About Cerumen Impaction (Ear Wax)
Cerumen, the medical term for earwax, is the yellowish waxy substance that the ear produces as a protective cover for the skin of the ear canal. It helps to clean the ear and provide lubrication, as well as to protect the ear from water, bacteria, and insects.
Normally the ear secretes the cerumen it needs and there is no need to clean the ears. Cotton swabs, bobby pins or fingernails usually push the wax deeper and can create a blockage or cerumen impaction.
Ear wax build-up can lead to symptoms of an earache, conductive hearing loss, tinnitus or ringing in the ears, itching or coughing.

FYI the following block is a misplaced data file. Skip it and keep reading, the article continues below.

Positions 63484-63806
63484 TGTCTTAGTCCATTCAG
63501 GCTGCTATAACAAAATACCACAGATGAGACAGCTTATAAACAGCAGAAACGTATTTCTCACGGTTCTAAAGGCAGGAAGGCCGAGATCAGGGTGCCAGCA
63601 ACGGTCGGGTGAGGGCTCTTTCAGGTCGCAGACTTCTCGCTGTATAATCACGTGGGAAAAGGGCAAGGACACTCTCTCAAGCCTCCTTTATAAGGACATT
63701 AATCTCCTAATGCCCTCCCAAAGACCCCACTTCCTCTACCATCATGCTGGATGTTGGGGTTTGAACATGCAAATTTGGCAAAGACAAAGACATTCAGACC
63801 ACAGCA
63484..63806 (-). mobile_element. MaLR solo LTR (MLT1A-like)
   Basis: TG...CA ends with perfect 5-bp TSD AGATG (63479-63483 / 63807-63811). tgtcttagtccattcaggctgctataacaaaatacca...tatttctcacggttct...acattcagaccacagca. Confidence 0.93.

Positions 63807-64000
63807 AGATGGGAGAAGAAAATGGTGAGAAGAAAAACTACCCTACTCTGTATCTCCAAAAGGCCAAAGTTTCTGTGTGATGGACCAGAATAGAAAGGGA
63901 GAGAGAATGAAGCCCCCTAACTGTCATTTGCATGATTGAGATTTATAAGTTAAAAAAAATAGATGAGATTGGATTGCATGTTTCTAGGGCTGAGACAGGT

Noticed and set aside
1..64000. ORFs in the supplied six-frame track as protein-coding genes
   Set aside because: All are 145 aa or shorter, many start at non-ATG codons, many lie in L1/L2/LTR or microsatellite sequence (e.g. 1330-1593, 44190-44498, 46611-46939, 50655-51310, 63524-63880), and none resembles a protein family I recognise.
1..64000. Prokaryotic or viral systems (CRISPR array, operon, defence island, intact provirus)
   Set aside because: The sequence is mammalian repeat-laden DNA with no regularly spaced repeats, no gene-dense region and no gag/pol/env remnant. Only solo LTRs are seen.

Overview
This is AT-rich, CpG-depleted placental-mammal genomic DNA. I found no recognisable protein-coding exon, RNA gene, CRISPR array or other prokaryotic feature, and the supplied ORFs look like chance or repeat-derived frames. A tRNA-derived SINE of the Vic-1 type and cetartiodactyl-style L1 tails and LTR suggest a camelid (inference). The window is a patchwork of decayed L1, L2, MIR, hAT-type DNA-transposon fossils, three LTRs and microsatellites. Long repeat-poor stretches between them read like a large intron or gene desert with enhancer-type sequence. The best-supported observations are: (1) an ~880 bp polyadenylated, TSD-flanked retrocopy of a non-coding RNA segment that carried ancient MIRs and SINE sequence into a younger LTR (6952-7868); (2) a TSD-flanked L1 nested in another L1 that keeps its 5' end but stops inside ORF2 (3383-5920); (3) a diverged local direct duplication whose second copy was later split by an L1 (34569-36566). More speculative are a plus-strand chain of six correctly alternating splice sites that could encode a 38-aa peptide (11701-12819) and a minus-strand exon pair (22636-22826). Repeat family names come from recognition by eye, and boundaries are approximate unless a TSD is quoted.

Removal of ear wax should be performed only when it is in excess and causing a health problem, and then only by an ear nose and throat provider.
Your provider can quickly remove built-up ear wax using suction, very small instruments and a microscope that magnifies the ear canal. The ENT provider may also prescribe eardrops that will soften the ear wax. Over-the-counter options include mineral oil or glycerin drops, hydrogen peroxide drops or an irrigation ear syringe. However, if a perforated eardrum is possible or if ear tubes have been implanted, absolutely do not use any home remedies.
According to the American Academy of Otolaryngology, ear candles are not a safe option for the removal of ear wax. Hot wax dripped through a small hollow tube or candle into the ear canal can not only create burns, it can rupture the eardrum.